A Recipe for Customer Success Instalment 4



We catch up with the team 12 months later. What have they learned, what happened?
What worked, what changes did they make? Is Sue-Chef thriving from a more
personalised customer offering? Let's find out...

Henry Ford is credited with this piece of wisdom; "If I just asked my customers
what they wanted they would have asked for a faster horse".

The story so far: Elsi and the Sue-Chef team have completed a critical review of their operational processes, marketing strategy and financial performance and have embarked on a recalibration of the way they manage their relationship with customers.

There is a new understanding of the importance of building customer trust and the work this entails;

  1. Demonstrating that you have the customer’s best interests at heart and
  2. You are competent to deliver these best interests
  3. Reassuring the customer, even when they are not buying, that you are ready to serve them when they need you.

Customer loyalty is the outcome and Fred’s financial analysis has shown the negative consequences for Sue-Chef of not achieving this.

But knowing does not immediately make implementation easy. The Sue-Chef executive team embarked on a process and strategy redesign determined to become more customer-centric. Twelve months later the early financial results are positive and trending higher.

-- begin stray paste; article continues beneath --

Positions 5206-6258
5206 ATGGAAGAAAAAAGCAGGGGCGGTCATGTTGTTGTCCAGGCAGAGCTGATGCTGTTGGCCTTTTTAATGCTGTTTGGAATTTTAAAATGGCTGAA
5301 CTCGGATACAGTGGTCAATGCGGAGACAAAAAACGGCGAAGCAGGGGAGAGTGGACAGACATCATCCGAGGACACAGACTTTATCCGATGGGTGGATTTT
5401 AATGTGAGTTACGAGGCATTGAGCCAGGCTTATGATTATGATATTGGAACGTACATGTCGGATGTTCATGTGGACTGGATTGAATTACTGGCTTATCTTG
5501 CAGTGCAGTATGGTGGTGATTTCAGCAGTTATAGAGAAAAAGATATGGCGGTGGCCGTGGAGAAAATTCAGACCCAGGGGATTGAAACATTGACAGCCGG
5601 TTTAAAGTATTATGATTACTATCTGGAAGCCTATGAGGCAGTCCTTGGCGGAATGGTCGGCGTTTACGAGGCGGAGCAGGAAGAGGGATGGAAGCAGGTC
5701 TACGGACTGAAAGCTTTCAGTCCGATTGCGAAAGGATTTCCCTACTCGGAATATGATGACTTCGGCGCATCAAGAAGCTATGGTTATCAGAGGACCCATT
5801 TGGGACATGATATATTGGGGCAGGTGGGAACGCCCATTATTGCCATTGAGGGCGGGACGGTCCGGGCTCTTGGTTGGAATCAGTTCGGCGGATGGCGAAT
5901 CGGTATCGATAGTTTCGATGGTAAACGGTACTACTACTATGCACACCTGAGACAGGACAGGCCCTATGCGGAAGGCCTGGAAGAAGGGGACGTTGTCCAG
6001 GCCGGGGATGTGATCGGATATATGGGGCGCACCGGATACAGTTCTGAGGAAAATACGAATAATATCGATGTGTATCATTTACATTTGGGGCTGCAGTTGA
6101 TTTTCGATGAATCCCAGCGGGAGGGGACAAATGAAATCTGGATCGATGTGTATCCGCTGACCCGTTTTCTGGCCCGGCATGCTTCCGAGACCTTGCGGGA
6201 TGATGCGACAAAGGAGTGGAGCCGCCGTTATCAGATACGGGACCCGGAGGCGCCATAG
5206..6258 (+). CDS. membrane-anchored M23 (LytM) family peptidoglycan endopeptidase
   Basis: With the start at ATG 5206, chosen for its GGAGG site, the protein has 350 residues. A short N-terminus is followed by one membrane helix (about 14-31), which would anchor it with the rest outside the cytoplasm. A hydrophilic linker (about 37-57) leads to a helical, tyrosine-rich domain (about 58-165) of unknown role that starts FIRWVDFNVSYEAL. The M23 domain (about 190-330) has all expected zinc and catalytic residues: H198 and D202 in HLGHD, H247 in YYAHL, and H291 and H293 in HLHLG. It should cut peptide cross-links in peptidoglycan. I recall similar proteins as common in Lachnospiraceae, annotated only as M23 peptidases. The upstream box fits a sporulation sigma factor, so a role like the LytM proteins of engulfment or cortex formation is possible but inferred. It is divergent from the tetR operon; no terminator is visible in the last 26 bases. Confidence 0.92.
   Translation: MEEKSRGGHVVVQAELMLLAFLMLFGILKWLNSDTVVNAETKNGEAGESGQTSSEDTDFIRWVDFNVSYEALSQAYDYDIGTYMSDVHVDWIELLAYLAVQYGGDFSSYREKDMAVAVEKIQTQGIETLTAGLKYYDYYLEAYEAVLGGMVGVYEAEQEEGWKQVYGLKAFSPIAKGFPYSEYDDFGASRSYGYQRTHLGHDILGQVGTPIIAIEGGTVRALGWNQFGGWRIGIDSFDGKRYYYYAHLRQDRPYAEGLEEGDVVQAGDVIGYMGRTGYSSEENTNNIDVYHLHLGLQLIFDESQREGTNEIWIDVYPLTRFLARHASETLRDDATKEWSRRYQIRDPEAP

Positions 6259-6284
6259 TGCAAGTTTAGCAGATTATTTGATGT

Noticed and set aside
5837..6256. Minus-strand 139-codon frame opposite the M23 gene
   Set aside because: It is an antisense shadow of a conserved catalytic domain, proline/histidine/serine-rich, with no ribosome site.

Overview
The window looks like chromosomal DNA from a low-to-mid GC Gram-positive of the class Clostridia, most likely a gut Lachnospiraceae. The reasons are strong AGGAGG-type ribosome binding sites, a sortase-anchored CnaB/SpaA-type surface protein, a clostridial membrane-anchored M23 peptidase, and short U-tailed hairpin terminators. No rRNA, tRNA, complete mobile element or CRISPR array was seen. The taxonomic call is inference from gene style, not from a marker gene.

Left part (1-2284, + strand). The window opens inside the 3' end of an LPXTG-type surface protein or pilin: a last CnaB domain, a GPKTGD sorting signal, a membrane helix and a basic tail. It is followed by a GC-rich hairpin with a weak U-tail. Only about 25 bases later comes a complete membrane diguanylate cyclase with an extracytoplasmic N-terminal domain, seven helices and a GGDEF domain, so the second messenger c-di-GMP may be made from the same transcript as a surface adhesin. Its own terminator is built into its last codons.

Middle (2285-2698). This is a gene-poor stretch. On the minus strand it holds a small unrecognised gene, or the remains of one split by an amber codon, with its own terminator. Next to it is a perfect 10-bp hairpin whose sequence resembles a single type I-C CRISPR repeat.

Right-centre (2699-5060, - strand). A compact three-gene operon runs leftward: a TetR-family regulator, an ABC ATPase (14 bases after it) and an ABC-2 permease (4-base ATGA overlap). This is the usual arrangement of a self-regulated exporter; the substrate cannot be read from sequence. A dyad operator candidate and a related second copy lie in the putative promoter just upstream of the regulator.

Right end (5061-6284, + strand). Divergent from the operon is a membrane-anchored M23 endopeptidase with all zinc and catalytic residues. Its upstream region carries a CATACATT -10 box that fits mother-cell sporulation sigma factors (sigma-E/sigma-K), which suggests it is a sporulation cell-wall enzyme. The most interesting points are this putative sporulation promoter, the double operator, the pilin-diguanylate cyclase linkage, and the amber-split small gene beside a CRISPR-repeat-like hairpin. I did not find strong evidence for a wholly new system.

(In the 17th century, clerics, the marketing experts of their day, produced treatises debating how many angels can dance on a needle’s point…)

It was a warm spring evening. Dave and Fred are seated at Elsi’s kitchen bench as she opens a Sue-Chef meal box for three and a good bottle of red wine. They are celebrating the experience of working with Sue and the team as they debated, argued, evaluated, and then implemented a raft of changes to their business model that are already having a positive impact on customer loyalty and company profitability.

Elsi’s balcony doors are open and the loud blasts from ferries approaching McMahon’s Point wharf occasionally interrupt the conversation with their foghorn warning on this crystal clear harbour-city night.

“Hey Dave, can you please prepare the vegetables while I open the wine?” asked Elsi, peering in the box at the ingredients for the vegetable curry they plan to cook together.

“No problem,” answered Dave. “It will give us a chance to chat about the important things Sue-Chef did to get to where they are this last quarter. This is an impressive red wine, excellent choice.”

“It was a fun project wasn’t it,” added Fred, “mainly because the team has a bias to act once the decisions are made. And they already had a store of customer goodwill and engagement to work with. What do you think the breakthrough initiatives were? Apart from asking us to help of course.”

“It started when Sue and Jeff acknowledged they had to improve product quality first, then get more personal with customers. This decision led to better data-guided communications and enhanced connectivity. They already understood that special benefits for best customers were effective, they are engaged and see them as a genuine ‘thank you,’ not a sales gimmick, but they buy more as a result,” volunteered Elsi after a pause, a sniff, and a sip of wine. “It is a mistake to only offer exclusive deals to non-customers, it screams that loyalty is not as important as new business.”